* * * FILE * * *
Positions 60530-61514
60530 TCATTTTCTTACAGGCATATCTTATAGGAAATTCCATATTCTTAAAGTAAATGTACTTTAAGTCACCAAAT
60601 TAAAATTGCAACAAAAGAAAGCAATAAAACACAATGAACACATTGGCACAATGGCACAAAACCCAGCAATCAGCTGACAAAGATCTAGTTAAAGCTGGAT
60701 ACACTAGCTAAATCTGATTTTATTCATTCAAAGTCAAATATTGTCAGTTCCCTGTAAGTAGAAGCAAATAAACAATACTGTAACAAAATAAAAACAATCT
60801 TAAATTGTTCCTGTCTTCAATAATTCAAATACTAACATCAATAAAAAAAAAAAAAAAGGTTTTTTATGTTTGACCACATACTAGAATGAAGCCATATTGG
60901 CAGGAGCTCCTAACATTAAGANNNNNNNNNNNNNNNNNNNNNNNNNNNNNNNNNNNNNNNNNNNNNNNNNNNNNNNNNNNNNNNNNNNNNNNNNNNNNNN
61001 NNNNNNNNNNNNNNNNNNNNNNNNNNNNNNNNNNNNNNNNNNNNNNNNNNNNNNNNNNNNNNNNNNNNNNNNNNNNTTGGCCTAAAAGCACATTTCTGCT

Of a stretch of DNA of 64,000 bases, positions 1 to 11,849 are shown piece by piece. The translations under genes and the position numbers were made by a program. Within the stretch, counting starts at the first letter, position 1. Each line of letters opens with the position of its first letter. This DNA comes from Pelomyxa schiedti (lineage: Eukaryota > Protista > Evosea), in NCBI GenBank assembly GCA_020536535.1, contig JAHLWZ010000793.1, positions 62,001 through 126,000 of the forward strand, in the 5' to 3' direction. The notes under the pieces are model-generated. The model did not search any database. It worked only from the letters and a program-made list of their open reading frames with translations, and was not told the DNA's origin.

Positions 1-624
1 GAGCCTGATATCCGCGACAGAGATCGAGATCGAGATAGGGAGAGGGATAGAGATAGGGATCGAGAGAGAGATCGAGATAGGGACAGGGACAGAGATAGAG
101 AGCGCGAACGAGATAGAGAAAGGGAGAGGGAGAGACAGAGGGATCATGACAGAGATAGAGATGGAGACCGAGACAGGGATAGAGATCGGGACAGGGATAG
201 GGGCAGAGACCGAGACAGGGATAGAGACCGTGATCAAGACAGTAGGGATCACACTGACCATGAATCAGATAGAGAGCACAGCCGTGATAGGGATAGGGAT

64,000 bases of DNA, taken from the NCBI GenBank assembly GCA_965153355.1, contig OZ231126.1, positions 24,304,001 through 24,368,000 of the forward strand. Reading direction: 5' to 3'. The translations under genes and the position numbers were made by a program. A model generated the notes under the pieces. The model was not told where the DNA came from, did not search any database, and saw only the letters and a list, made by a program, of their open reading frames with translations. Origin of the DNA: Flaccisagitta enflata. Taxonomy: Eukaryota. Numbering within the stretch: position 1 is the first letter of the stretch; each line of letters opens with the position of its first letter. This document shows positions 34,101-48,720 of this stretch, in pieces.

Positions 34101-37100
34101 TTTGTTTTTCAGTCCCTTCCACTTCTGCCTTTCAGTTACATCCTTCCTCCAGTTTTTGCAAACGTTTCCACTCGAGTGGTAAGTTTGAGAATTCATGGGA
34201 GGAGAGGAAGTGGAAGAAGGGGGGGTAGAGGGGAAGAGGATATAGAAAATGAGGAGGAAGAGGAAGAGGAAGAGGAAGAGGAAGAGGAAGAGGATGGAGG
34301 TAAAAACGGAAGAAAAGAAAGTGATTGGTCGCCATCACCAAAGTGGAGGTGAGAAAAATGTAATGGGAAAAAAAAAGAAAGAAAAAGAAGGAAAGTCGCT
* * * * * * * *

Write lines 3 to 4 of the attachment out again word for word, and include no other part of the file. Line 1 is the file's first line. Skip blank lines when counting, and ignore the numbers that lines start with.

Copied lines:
60601 TAAAATTGCAACAAAAGAAAGCAATAAAACACAATGAACACATTGGCACAATGGCACAAAACCCAGCAATCAGCTGACAAAGATCTAGTTAAAGCTGGAT
60701 ACACTAGCTAAATCTGATTTTATTCATTCAAAGTCAAATATTGTCAGTTCCCTGTAAGTAGAAGCAAATAAACAATACTGTAACAAAATAAAAACAATCT